I like this idea of a flag in the link CodeCaster cited about flagging for obsolescence like so:

This answer may contain out-of-date information. Please validate this answer and consider providing an answer with recent information.

... though I think it would be okay to just flag the entire question this way. To me there's a point well beyond where a question still has a life line to bubble up answers, at least given the structure of the site.

Imagine if SO was around during Kernighan and Ritchie's days when C was the brand new thing, and being able to see the discussions between the language authors, experts, and even the intermediates and novices of that period, including what they voted as useful at that time period. I would have loved to have seen that, even though probably the majority of the information would no longer be applicable.

"Inapplicable" and "junk" to me aren't the same thing in a historical context, otherwise we might have shut down even some of Dijkstra or Knuth's posts in this hypothetical scenario as now being no longer relevant, and that would be a tragedy.

The problem to me is that this information is put on a flat level with new questions. It kind of leads to an uneven playing field. Imagine if the site grew to have 10 times the traffic it has already. Even the most relevant question today that is on the minds of a million programmers worldwide might have poor odds of bubbling to the top, since the high-volume question traffic would give it ill chance of receiving such wide attention. Meanwhile those 6-year old Q&As with epic votes tend to be repeatedly viewed for generations to come given the current state.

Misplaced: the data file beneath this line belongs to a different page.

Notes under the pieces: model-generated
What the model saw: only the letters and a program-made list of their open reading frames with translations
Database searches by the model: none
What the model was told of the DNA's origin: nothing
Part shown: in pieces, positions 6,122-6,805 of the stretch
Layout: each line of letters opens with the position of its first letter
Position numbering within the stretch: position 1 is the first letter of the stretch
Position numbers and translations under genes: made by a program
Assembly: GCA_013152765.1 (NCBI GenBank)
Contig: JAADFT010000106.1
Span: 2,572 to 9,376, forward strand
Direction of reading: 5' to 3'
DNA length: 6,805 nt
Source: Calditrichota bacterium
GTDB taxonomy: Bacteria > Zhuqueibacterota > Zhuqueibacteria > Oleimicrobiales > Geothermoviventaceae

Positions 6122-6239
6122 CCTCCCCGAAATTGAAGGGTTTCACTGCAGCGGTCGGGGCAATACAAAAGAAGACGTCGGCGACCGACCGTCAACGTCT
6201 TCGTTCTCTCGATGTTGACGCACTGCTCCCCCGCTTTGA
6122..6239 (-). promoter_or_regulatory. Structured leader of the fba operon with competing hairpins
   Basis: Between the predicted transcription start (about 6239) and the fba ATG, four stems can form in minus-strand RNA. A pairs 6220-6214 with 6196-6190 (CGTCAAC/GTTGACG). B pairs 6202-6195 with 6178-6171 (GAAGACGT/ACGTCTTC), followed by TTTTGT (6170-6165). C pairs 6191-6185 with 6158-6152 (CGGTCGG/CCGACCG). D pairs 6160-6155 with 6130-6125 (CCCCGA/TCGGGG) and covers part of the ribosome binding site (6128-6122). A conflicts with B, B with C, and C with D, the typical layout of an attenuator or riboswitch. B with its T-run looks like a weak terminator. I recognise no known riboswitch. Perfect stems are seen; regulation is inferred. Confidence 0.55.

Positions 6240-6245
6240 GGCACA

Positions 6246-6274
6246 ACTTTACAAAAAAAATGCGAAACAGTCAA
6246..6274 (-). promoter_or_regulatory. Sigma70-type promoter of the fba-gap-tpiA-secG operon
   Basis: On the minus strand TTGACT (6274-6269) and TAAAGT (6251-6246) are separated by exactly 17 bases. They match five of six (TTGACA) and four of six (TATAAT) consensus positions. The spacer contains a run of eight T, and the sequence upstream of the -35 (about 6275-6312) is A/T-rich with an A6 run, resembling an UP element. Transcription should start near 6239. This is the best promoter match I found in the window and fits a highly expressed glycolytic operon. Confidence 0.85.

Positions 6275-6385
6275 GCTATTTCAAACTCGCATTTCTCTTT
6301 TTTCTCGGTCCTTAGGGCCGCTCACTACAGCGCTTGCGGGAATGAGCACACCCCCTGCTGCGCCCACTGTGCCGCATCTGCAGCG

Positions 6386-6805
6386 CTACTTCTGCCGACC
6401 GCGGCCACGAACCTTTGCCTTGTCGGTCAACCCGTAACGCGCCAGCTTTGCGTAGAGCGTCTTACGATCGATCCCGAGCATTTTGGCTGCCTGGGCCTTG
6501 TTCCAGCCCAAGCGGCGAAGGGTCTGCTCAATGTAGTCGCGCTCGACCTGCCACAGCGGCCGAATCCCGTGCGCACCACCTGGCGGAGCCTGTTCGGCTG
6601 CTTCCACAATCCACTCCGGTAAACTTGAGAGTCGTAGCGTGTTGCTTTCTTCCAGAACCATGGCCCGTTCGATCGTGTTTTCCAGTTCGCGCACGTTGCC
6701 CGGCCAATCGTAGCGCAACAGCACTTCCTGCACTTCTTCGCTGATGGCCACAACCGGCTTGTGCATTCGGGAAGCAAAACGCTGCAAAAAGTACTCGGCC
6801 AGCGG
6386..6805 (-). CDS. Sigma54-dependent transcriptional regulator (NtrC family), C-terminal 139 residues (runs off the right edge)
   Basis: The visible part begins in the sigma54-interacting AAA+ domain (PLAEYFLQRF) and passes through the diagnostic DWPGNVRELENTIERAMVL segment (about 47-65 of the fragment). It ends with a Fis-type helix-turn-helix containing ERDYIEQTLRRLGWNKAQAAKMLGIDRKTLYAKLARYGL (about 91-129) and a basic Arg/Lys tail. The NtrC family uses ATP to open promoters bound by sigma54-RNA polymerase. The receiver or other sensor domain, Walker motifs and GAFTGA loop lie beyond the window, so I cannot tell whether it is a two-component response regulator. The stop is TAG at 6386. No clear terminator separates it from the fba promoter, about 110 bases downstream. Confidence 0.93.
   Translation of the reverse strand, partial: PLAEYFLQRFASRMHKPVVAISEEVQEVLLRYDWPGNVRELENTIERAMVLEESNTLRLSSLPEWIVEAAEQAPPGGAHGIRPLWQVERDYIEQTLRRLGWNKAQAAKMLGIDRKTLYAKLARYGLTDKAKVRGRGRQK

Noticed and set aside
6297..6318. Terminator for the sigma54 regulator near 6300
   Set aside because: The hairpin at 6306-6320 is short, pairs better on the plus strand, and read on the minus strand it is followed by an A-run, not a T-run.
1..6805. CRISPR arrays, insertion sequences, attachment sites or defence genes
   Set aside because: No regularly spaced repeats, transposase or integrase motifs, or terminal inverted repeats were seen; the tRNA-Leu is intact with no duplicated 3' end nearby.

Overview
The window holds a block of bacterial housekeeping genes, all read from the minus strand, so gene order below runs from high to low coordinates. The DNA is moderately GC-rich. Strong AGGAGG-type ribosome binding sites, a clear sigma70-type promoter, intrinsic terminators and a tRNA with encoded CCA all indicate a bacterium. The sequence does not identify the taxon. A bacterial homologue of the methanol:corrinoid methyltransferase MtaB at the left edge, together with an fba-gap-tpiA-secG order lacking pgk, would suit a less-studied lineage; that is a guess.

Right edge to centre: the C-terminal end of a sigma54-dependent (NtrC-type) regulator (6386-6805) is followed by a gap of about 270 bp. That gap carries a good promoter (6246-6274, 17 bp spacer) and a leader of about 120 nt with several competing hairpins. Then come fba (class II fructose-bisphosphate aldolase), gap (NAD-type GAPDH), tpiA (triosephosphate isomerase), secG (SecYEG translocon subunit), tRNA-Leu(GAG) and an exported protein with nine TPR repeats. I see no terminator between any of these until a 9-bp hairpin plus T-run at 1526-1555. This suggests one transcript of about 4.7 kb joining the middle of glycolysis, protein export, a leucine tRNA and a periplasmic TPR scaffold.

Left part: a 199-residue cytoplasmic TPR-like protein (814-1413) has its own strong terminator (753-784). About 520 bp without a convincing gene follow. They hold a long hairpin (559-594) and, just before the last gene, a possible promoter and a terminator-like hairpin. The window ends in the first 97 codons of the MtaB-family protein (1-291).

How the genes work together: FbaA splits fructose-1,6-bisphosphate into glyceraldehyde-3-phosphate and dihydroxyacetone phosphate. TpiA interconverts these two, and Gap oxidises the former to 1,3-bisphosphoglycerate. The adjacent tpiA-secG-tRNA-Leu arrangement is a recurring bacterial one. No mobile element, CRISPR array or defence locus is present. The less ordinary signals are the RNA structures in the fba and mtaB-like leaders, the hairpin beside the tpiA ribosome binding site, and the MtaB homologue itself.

So I think beyond relevance vs. obsolescence, there is this issue where the site is inadvertently strongly biased to favor the oldest yet most popular Q&As, continually bubbling them up higher and higher to the top. Perhaps there should be something more to promote attention on the good questions within the past year, e.g., so that they end up having just as much or more chance of receiving the same wide exposure.

Perhaps we should have to dig a little more to even get to the most popular questions which are fairly dated by entering a zone where we can clearly be aware that the information may no longer be applicable today. If I'm looking for the most modern yet relevant questions, the "frequent" section at the moment of each mature tag wiki is pretty useless, as all the answers tend to be quite old (even if still relevant, it never shows me anything really new).

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  • The answer is valid when the question is posted. Some part of the answer has become obsolete with launch of new features. I prefer to revisit all protected questions by community. Community should take up responsibility to update latest developments. – Ravindra babu Nov 27 '15 at 12:11